background & aims
We aimed to compare the risk of serious infections in children with in utero exposure to thiopurines and/or anti-tumor necrosis factor (TNF) born to mothers with inflammatory bowel disease (IBD).
Using the French national health database, which covers 99% of the French population (around 66,000,000 people), we identified live births among women with IBD in France between 2010 and 2018. The risks of serious infections in children during the first 5 years of life were compared according to treatment exposures during pregnancy using propensity score-weighted marginal Cox models.
A total of 26,561 children were included: 3392 were exposed to thiopurine monotherapy, 3399 to anti-TNF monotherapy, 816 to combination therapy, and 18,954 were not exposed to any of these drugs. The risks of serious infections during the first year of life among children exposed to thiopurine monotherapy (adjusted hazard ratio [aHR], 0.94; 95% confidence interval [CI], 0.83-1.07) and anti-TNF monotherapy (aHR, 1.10; 95% CI, 0.95-1.27) were similar to those of unexposed children; a higher risk was observed in children exposed to combination therapy (aHR, 1.36; 95% CI, 1.04-1.79). The highest increased risks were observed for nervous system infections and viral infections. The risk of serious infections during the second to fifth years of life was not associated with IBD treatments.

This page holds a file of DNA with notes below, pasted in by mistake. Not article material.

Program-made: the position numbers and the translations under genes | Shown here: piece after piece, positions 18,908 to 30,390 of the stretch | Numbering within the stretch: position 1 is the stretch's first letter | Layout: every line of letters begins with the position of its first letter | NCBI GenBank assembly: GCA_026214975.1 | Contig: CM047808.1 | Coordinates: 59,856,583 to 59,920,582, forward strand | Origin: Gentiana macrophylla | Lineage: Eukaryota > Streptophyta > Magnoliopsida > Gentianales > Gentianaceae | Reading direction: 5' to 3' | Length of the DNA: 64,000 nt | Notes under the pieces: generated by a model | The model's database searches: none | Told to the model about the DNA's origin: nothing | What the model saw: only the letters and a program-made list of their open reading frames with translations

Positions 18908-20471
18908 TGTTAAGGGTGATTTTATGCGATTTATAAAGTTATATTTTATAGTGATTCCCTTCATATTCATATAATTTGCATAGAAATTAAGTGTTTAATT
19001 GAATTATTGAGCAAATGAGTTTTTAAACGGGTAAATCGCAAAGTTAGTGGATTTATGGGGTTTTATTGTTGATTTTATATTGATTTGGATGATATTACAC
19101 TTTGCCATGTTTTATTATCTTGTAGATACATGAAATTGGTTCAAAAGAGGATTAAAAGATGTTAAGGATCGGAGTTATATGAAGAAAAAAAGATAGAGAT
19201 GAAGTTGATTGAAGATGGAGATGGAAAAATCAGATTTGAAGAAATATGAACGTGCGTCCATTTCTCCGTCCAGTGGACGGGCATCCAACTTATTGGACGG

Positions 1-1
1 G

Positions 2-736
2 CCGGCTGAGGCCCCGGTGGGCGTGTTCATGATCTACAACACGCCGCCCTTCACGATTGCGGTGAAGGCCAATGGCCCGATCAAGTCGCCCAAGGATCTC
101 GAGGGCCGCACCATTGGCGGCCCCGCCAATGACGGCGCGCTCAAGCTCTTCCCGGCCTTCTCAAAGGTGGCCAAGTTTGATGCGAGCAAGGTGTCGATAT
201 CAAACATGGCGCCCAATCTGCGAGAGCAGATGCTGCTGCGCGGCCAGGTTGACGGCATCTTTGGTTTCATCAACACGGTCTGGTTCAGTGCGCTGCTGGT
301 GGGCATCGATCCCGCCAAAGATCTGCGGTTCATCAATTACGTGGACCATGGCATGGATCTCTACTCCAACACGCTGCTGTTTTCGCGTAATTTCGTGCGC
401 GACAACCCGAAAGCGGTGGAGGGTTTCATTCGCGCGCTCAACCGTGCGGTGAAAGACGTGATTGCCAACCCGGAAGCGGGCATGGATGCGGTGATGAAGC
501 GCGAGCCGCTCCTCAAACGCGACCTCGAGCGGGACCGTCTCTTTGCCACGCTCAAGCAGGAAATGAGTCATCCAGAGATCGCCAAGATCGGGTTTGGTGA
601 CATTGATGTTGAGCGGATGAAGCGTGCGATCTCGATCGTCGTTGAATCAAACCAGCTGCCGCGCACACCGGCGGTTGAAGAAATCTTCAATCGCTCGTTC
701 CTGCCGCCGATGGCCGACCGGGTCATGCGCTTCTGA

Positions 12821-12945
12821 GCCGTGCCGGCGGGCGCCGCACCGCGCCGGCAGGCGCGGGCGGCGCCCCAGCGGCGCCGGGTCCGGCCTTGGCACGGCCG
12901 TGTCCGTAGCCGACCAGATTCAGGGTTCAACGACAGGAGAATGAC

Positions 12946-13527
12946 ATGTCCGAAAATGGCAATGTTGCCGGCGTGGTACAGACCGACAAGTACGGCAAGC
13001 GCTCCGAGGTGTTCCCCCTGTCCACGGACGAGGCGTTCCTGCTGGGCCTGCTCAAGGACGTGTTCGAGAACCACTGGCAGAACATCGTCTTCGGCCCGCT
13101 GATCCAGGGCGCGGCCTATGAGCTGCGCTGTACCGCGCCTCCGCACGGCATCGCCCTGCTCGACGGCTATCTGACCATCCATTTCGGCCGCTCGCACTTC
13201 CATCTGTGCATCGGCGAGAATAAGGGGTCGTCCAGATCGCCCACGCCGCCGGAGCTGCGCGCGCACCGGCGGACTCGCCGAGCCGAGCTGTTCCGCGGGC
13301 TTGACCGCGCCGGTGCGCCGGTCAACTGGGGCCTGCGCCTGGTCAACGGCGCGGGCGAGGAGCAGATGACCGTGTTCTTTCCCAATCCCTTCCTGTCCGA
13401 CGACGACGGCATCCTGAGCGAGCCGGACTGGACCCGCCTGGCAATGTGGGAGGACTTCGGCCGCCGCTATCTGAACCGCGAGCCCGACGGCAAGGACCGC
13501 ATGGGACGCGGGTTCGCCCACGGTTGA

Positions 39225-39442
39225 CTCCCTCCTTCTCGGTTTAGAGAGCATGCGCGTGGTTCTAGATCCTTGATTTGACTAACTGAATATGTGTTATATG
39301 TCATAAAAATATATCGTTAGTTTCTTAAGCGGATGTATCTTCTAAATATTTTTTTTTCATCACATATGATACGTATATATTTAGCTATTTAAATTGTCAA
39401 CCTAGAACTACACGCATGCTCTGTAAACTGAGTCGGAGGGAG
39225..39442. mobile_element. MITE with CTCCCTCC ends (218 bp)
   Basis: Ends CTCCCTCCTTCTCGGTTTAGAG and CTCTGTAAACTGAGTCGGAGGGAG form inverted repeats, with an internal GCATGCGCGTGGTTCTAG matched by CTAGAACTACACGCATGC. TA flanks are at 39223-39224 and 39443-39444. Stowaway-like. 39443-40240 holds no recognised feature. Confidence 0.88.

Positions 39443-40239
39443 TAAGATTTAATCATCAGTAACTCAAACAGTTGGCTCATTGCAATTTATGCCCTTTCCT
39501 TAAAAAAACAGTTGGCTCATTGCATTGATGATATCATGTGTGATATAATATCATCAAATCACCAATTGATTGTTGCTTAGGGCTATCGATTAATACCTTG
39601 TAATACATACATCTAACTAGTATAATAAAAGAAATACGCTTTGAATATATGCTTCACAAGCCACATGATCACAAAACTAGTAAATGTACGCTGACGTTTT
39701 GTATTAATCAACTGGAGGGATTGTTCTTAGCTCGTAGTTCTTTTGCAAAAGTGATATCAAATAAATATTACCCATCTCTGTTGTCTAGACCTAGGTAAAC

In children born to mothers with IBD, in utero exposure to thiopurine and anti-TNF monotherapies do not increase the risk of serious infections during the first 5 years of life. Combination therapy is associated with an increased risk of serious infections during the first year of life.
Find the article on the website of Clinical Gastroenteroloy and Hepatology